Delighting in the Details
Decorating is not a spectator sport for an energetic
Tiki Spell is into decorating like Julia Child was into cooking. To her, decorating is not a spectator sport—it’s a full-on, hands-on affair. For example: Not content to select French limestone in general for the kitchen countertops, she identified a supplier in California and performed a fly/drive biathlon to its remote stone yard, where she walked amongst the slabs, touching and examining each one until she found the exact pieces she wanted. Now to some, one chunk of French limestone looks pretty much like another. Not so, to this homeowner.
“I am a detail freak,” the tiny, energetic woman says, back at home, as she moves a bowl of fruit two inches to the left on the soapstone kitchen island (which she also chose, specifically).
“I love the process—of identifying something I like, of hunting it down. I feel strongly about details, and I really like doing the legwork to get exactly what I want.”
When it came time for Spell to remodel the kitchen in the Edina country French home she shares with her husband, Bill, and two children, she sought a designer who was willing to work as a partner rather than a dictator. She chose Jeff Murphy, president of Murphy & Co. Design, who had done a project for the family before, on the home’s lower level. “He’s a great listener—very open-minded,” Spell says. “His attention to detail is unbelievable and he was okay with me being very involved.”
More than okay, actually. Murphy says he loved the partnership. “There was a lot of back and forth: ‘How about this? What if we did this?’” Murphy recalls. “It was a true collaboration.” Were there any disagreements or discord throughout the huge project, which encompassed the kitchen, pantry, mudroom, breakfast room, and sunroom? Standing in the redesigned space, the two look at each other with furrowed brows: no, none.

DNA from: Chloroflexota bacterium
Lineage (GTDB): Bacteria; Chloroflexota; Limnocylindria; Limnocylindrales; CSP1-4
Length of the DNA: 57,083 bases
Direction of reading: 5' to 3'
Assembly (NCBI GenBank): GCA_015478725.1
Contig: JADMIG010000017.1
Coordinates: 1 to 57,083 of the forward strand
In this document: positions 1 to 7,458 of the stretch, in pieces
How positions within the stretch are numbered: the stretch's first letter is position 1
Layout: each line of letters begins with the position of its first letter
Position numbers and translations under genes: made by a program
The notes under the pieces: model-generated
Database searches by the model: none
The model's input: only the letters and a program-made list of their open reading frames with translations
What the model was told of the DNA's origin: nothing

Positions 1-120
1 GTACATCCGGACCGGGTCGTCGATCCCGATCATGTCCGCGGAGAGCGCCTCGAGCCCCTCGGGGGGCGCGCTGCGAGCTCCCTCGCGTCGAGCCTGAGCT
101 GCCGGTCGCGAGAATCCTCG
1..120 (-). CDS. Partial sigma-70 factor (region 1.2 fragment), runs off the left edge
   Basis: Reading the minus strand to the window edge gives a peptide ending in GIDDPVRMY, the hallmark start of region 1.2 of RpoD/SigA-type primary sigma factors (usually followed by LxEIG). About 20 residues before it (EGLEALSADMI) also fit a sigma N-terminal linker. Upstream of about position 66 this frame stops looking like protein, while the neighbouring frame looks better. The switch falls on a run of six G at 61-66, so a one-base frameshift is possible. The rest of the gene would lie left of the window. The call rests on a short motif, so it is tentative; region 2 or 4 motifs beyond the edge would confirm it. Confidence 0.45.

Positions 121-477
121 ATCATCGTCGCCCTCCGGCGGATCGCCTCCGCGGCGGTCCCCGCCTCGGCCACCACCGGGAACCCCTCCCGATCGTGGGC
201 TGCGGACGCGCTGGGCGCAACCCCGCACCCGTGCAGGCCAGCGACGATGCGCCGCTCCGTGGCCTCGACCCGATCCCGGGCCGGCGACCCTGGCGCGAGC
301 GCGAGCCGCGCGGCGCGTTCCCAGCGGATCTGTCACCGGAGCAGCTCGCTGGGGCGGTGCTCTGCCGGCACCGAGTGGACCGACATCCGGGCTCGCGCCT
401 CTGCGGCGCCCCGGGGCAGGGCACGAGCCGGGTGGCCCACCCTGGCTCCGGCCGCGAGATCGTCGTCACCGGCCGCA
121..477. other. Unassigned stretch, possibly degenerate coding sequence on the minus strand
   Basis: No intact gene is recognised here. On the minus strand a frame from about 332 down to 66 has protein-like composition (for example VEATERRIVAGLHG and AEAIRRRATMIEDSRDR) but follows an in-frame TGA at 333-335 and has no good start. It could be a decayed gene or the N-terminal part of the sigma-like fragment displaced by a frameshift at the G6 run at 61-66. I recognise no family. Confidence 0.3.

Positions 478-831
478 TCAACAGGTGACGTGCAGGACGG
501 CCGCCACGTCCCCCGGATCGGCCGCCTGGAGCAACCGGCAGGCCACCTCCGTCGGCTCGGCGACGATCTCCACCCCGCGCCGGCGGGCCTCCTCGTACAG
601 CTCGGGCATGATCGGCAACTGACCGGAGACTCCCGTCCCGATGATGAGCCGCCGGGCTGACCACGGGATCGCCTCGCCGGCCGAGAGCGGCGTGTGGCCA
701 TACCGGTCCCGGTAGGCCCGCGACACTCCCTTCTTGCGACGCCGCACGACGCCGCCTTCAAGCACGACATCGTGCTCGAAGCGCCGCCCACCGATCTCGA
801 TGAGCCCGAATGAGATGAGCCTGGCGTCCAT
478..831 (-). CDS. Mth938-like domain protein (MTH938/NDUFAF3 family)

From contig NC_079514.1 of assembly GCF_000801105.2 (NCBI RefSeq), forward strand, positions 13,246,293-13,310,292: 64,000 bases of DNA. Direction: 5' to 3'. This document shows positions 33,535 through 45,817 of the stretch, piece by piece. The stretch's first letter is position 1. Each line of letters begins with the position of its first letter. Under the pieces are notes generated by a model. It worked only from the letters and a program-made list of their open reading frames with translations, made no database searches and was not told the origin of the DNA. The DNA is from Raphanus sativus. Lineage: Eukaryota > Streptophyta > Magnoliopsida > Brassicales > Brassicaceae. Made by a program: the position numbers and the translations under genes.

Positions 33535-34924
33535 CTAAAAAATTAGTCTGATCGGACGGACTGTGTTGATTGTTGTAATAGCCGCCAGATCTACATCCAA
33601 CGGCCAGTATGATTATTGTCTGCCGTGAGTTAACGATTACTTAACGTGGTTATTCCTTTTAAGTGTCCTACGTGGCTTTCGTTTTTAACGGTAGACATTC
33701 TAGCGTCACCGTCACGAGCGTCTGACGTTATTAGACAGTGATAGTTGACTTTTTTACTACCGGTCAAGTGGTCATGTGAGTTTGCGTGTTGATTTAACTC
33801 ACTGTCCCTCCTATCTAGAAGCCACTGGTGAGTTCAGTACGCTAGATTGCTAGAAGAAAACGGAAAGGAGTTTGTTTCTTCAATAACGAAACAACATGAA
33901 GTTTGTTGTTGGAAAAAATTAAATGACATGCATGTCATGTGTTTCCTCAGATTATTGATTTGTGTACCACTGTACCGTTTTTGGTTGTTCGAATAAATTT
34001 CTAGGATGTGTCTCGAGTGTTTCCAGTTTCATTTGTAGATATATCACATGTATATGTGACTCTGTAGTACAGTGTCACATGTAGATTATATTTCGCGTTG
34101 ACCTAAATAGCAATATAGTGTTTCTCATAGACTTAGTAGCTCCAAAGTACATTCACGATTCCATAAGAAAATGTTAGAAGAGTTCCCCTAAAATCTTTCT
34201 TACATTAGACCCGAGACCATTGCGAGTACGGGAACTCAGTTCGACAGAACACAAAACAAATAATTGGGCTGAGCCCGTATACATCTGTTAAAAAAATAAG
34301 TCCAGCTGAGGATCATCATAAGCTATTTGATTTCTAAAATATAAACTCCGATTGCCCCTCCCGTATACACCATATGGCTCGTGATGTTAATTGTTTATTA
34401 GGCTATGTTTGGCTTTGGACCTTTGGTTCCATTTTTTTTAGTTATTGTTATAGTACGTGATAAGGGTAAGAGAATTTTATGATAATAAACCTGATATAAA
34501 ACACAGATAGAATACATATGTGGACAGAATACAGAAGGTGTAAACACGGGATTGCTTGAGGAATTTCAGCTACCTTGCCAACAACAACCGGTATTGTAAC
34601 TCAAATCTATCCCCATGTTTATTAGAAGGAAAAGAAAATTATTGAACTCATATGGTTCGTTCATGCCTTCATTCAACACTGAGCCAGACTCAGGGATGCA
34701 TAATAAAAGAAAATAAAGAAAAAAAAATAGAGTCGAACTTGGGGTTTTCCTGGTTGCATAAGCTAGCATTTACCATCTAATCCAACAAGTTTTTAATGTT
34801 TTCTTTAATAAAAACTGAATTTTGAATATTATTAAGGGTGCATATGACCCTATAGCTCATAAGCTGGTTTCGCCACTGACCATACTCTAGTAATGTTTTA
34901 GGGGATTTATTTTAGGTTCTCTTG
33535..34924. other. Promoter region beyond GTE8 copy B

Spell and her family have lived in their solidly traditional home, built in the mid-1980s, since 1997, but the kitchen wasn’t meeting their needs. “It was dated,” she says. “The cabinets were tired, the pantry was a dark closet, and the kitchen lacked upper cabinet storage and prep space for entertaining.”
The family’s ultimate goal was for the space to be functional for the level of entertaining they do (a lot) while exuding a classic European timelessness that would not only fit with the character of the home, but defy an expiration date.
Tiki, who is dangerous with design magazines, compiled an inspirational stack of clippings of things she liked. Murphy, knowing that these photos were more than mere suggestions, set about integrating the ideas into his design. Together, the two went through every drawer and cabinet in the space, documenting its facility. “What do you use this for? What goes here?” Murphy asked again and again.
Then remodeling began in earnest, with the kitchen taken back to the studs. The overall square footage, center island location, hardwood floors and traffic flow remained the same, but new cabinetry was designed by Murphy and custom built by Rosemount Woods, with carpentry accomplished by Kyle Hunt & Partners.
While Spell is relentless in sourcing materials, Murphy’s passions are symmetry and balance, factors that work below the radar and only register as graceful, elegant sight lines and eye-pleasing proportions. For example, he added the coffered ceiling, then moved the formerly off-center doorway between the kitchen and the new butler’s pantry so that the island, the doorway, the ceiling beams, and the view into the pantry are centered. The other axis, highlighted by ceiling beams, is anchored by an awe-inspiring limestone stove hood on one side and a stunning floor-to-ceiling cabinet, finished with a lovely estate-piece patina, on the other. Smooth curved lines—on the kitchen island, around-the-corner shelves, and in the pantry cabinets—contribute to the space’s harmonious look.